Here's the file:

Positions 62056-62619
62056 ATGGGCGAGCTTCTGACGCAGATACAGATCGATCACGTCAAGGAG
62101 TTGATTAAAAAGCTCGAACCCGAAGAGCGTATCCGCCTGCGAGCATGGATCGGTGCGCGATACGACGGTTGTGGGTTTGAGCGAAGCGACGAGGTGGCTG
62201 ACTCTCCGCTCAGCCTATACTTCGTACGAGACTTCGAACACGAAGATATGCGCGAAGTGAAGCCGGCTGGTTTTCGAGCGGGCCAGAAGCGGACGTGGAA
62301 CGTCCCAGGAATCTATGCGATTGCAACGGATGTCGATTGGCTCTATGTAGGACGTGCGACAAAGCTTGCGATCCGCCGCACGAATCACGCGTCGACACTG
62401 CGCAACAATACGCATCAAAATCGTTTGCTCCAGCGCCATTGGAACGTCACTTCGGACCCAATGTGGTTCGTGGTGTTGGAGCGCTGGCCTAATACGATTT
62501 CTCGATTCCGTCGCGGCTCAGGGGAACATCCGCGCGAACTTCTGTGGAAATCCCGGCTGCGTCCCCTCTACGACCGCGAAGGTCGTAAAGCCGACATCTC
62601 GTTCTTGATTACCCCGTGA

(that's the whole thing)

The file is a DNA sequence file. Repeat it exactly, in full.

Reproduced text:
Positions 62056-62619
62056 ATGGGCGAGCTTCTGACGCAGATACAGATCGATCACGTCAAGGAG
62101 TTGATTAAAAAGCTCGAACCCGAAGAGCGTATCCGCCTGCGAGCATGGATCGGTGCGCGATACGACGGTTGTGGGTTTGAGCGAAGCGACGAGGTGGCTG
62201 ACTCTCCGCTCAGCCTATACTTCGTACGAGACTTCGAACACGAAGATATGCGCGAAGTGAAGCCGGCTGGTTTTCGAGCGGGCCAGAAGCGGACGTGGAA
62301 CGTCCCAGGAATCTATGCGATTGCAACGGATGTCGATTGGCTCTATGTAGGACGTGCGACAAAGCTTGCGATCCGCCGCACGAATCACGCGTCGACACTG
62401 CGCAACAATACGCATCAAAATCGTTTGCTCCAGCGCCATTGGAACGTCACTTCGGACCCAATGTGGTTCGTGGTGTTGGAGCGCTGGCCTAATACGATTT
62501 CTCGATTCCGTCGCGGCTCAGGGGAACATCCGCGCGAACTTCTGTGGAAATCCCGGCTGCGTCCCCTCTACGACCGCGAAGGTCGTAAAGCCGACATCTC
62601 GTTCTTGATTACCCCGTGA